Jobs That Disappeared Are Not Coming Back


July 22, 1992|By TOM JURAVICH

I knew when I saw my uncles driving Nissans and Isuzus on their farms that the economy had changed. But the collapse of the American automobile industry is only one small part of what is becoming an enormous shift in our economy. We are fast becoming a country without jobs. Yet, somehow, we're still denying it.

In the early 1980s, the first wave of plant closings hit blue-collar workers in the steel, auto and garment industries. Economists told us these workers would never get such well-paid jobs again. We saw and heard about the lost homes, marital breakups, even suicides. But, collectively, we didn't shed a tear or sound an alarm.

Maybe we believed, after all, that people without education and fancy skills didn't really deserve nice homes, or to send their kids to college or to go on vacations. It was a new world, we told them, where you need education and skills if you want to make the bucks.

And so skill training became our new national obsession, as people up and down the occupational ladder hustled back to school to learn computer, technical and managerial skills.

This became part of the national agenda when the U.S. Department of Labor issued the Workforce 2000 report, declaring that there would be a shortage of workers with adequate skills and training by the end of the century. Schools and educators were sent scurrying in perhaps the largest realignment of American education since the Sputnik era.

There's only one problem: Where are the new jobs that these newly skilled people are supposed to do? Look around and you'll see that the economy is delivering something quite different. There are no jobs for them.

We began to see this with the collapse of the boom years on Wall Street. No longer would an MBA and a smile guarantee a young person a six-figure income. Then we saw what happened with bloated middle management. Scaled-back work forces, computer technology and new organizational structures made much of it obsolete.

Now, even college-educated, middle-class folks were losing jobs. But we justified these job losses as just trimming the fat in lean times.

Yet the signals of the last several years are clear. By any measure, we have gone way beyond trimming the fat, and have cut deep into our productive capacity in virtually all sectors of the economy.

It's not merely General Motors laying off 74,000 workers and closing 21 plants over the next three years, the collapse of the paper empire of Donald Trump or the distress of the retail giant Macy's.

It's the serious problems at Digital, the No. 2 computer company, and Cray, the maker of the super-computer of the future, and even at giant IBM. Or the fall of Orion pictures and United Press International. So much for the computer-information industry pulling us out.

Add the free-trade agreement with Mexico, which will spur further job loss, and also add extensive layoffs in public-sector employment, and the job picture is dismal.

It's like the advertisement I saw at my campus: ''Wanted: Clerical worker, knowledge of Word Perfect and Lotus, must have pleasant disposition and ability to work with others, 20 hours a week, $6 an hour, no benefits.''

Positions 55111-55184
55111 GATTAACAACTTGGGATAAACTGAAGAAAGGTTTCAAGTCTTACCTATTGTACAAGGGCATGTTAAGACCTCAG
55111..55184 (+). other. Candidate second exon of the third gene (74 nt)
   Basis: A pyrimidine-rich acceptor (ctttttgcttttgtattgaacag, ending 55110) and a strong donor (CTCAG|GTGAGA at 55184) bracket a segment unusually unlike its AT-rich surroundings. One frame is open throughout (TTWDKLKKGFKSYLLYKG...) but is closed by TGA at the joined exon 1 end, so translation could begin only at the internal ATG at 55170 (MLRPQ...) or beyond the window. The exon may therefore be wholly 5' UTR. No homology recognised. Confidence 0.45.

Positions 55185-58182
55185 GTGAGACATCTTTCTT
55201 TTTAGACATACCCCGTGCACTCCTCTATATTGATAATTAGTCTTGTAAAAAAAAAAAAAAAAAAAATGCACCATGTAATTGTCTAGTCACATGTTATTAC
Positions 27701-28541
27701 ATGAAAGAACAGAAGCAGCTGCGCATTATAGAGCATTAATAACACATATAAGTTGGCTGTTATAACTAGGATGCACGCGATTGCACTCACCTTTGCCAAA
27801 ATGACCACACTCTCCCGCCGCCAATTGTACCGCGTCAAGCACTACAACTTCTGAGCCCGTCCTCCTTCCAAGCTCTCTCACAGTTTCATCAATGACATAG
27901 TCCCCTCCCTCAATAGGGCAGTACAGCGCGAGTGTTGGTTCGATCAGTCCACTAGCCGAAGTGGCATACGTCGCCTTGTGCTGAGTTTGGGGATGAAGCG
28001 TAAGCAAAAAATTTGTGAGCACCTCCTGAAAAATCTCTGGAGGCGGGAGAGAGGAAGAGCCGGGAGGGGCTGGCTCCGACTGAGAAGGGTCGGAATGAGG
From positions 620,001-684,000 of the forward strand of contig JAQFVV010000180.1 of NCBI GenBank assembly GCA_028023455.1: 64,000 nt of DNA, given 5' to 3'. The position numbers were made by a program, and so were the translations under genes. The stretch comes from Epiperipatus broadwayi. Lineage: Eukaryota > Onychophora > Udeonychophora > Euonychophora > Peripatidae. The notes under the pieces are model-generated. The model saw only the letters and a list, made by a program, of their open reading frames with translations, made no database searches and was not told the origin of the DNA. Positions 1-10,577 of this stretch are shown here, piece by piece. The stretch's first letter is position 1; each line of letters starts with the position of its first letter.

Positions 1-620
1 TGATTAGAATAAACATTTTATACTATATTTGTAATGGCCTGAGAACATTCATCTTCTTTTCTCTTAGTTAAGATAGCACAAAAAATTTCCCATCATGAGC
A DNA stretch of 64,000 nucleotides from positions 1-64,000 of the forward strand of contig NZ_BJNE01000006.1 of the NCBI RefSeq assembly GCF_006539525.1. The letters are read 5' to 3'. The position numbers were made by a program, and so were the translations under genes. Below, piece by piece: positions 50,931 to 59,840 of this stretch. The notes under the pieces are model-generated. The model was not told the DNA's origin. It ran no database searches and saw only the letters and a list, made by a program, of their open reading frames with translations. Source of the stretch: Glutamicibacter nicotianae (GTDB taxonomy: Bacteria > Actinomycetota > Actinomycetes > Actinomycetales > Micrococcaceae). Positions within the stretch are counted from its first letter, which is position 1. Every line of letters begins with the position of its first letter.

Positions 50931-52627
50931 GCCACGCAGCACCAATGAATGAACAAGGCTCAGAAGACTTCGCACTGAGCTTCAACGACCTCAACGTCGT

No wonder there will be a shortage of workers. Who is going to do such skilled work for this little money? Where's the big payoff for this secretary who trudged off to night school to learn computers?

Or the college-educated woman I know, who had worked before having kids, and who just went back to work -- at McDonald's. They need the money.

Introductory Sociology told us that Americans define themselves in terms of occupations: "I'm a teacher or a plumber." But I don't think that's right. I think Americans always defined themselves in terms of their employer: "I work at IBM," or Caterpillar or Aetna.

And until very recently we came to expect that a reasonably intelligent or ambitious person could expect a stable job with a stable employer, maybe a chance for advancement and certainly benefits. These were the jobs that inspired the dedication to a company that only the Japanese seem able to achieve today.

But that's all gone. By some estimates, we are three to four times more likely to change jobs than our fathers or mothers were. Sure, there is work out there -- work all up and down the occupational ladder that will never turn into a job. Make-work, temp-work, crap-work. Work where you will always be looking over your shoulder, looking for a pink slip and for another job with benefits and some future.

It doesn't matter if the economy climbs out of the recession. Many Americans won't, as the loss of real jobs continues to accelerate. Whining about poor education, a lack of job skills or the decline of the work ethic amounts to little more than the computer-age version of blaming the victim.

As in the scene in ''The Wizard of Oz,'' where the dog Toto pulls back the curtain to reveal that the Wizard is only an illusion, we, too, need to admit that much of our economy is smoke and mirrors, especially in its ability to provide jobs.

And, indeed, it is a time for heart, brains and especially courage.

Tom Juravich, professor of labor studies at the Pennsylvania State University Great Valley campus, wrote this for Newsday.

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